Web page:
Emily  Weinert

Emily Weinert

Main Content

  • Associate Professor of Biochemistry and Molecular Biology
Office:
306 Althouse Laboratory
University Park, PA 16802
Email:
(814) 865-5497

Mailing Address:
306 Althouse Laboratory
University Park, PA 16802

Websites

Education:

  1. B.S. Duke University, 2002
  2. Ph.D., University of Maryland, 2006
  3. Postdoctoral Fellow, University of California, Berkeley, 2006-2011

Honors and Awards:

  1. Emory Crystal Apple Award for Excellence in Graduate Education (2017)
  2. National Science Foundation CAREER Award (8/2014-7/2019)
  3. Ruth L. Kirschstein National Research Service Award Individual Fellowship (09/2007-9/2010)

Selected Publications:

Rivera, S.; Paul, P.G.; Hoffer, E.D.; Vansuch, G.E.; Metzler, C.L.; Dunham, C.M.; Weinert, E.E. (2018) Structural Insights into Oxygen-Dependent Signal Transduction within Globin Coupled Sensors. Inorg. Chem. 57, 14386-14395. DOI: 10.1021/acs.inorgchem.8b02584

Fontaine, B.M.; Martin, K.S.; Garcia-Rodriguez, J.M.; Jung, C.; Briggs, L.; Southwell, J.E.; Jia, X.; Weinert, E.E. (2018) RNase I Regulates E. coli 2′,3′-Cyclic Nucleotide Monophosphate Levels and Biofilm Formation. Biochem. J. 475, 1491-1506. DOI: 10.1042/BCJ20170906

Burns, J.L.; Jariwala, P.B.; Rivera, S.; Fontaine, B.M.; Briggs, L.; Weinert, E.E. (2017) OxygenDependent Globin Coupled Sensor Signaling Modulates Motility and Virulence of the Plant Pathogen Pectobacterium carotovorum. ACS Chem. Biol. 12, 2070-2077. DOI: 10.1021/acschembio.7b00380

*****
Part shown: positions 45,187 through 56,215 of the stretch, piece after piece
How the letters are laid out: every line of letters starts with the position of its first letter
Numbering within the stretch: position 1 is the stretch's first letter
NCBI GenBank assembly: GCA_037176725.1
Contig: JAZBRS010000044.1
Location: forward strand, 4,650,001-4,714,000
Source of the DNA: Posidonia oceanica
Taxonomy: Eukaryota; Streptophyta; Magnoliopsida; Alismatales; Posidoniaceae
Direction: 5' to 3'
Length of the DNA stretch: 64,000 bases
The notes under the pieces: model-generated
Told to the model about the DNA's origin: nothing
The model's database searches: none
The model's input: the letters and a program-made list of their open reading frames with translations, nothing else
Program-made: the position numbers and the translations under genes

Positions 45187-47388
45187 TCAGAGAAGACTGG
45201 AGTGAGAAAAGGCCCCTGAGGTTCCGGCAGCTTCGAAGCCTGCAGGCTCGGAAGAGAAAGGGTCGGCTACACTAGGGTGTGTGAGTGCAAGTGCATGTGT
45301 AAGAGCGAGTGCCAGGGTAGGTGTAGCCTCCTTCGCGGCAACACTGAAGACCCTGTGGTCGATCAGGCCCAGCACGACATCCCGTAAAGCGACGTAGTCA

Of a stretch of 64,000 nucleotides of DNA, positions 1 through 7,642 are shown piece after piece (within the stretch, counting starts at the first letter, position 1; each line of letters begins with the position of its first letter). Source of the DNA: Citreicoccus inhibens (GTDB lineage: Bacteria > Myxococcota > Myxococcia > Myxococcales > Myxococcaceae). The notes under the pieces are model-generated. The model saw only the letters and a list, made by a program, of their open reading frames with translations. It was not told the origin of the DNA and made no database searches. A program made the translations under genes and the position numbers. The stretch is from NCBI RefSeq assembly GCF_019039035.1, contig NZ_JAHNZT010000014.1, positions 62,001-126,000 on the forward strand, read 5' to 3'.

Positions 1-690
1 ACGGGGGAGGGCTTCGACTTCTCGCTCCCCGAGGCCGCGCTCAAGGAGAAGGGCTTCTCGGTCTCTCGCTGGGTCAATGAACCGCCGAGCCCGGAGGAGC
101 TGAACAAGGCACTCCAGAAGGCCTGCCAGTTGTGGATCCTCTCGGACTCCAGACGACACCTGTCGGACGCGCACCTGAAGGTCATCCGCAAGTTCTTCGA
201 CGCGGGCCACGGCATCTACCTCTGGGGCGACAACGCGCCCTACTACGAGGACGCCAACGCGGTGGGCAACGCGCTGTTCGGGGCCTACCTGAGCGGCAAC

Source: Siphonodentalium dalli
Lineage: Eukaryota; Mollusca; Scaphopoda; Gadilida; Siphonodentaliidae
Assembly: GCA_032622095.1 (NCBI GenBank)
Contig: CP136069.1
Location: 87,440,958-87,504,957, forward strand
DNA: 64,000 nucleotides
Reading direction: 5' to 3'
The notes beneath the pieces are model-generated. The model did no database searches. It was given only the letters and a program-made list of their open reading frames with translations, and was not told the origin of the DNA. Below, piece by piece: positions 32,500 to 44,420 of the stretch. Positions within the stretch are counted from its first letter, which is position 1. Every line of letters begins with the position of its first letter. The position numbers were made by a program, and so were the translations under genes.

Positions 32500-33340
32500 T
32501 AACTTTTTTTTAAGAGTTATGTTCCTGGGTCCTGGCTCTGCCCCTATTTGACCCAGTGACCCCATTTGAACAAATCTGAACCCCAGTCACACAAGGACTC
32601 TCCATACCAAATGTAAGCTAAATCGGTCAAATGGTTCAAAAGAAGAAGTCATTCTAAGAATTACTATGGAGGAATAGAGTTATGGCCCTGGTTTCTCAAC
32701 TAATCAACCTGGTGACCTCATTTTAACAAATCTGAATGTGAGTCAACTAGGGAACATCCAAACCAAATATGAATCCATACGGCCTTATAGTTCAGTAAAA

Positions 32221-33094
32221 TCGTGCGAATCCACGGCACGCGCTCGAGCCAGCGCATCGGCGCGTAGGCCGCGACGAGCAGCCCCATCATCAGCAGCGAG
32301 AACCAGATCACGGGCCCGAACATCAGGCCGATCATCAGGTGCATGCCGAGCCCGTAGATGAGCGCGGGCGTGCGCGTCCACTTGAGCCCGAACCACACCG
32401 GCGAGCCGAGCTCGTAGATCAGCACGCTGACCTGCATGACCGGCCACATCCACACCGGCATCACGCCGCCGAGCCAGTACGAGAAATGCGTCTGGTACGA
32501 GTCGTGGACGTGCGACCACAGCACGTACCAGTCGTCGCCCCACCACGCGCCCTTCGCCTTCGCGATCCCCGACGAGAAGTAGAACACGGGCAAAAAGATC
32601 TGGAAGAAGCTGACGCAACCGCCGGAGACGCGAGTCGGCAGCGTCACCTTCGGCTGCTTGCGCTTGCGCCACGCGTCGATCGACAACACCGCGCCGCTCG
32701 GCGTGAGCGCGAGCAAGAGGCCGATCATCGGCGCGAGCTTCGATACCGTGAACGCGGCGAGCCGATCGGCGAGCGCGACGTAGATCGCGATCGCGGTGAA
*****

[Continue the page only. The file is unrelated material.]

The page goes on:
Jia, X.; Wang, J.-b.; Rivera, S.; Duong, D.; Weinert, E.E. (2016) An O2-sensing stressosome from a Gram-negative bacterium. Nature Commun. 7, 12381. DOI: 10.1038/ncomms12381

Information:

Bacterial Oxygen Sensing The ability of heme proteins to reversibly bind diatomic ligands allows organisms to sense changes in their environment. Recently, changes in gaseous ligand concentrations have been proposed to be involved in the pathogenesis of a variety of bacteria. Our work focuses on understanding how the globin coupled sensor protein family senses oxygen and transmits the binding signal into downstream events. Understanding how these diatomic signals are transduced will elucidate the role of heme sensors in bacterial signaling pathways and pathogenesis, as well as potentially yield starting points for the development of novel antibacterial agents. Atypical Cyclic Nucleotides Nucleotides play a number of important roles as second messengers involved in both eukaryotic and prokaryotic signaling. Mounting evidence suggests that there may be additional nucleotide signaling pathways but very little is known about the proteins involved. Our work aims to identify new cyclic nucleotide-dependent pathways in bacteria, including the proteins and signals involved in sensing cNMPs and regulating cNMP levels. These studies provide basic insights into novel cellular signaling pathways and metabolism, as well as the phenotypes controlled by cNMPs.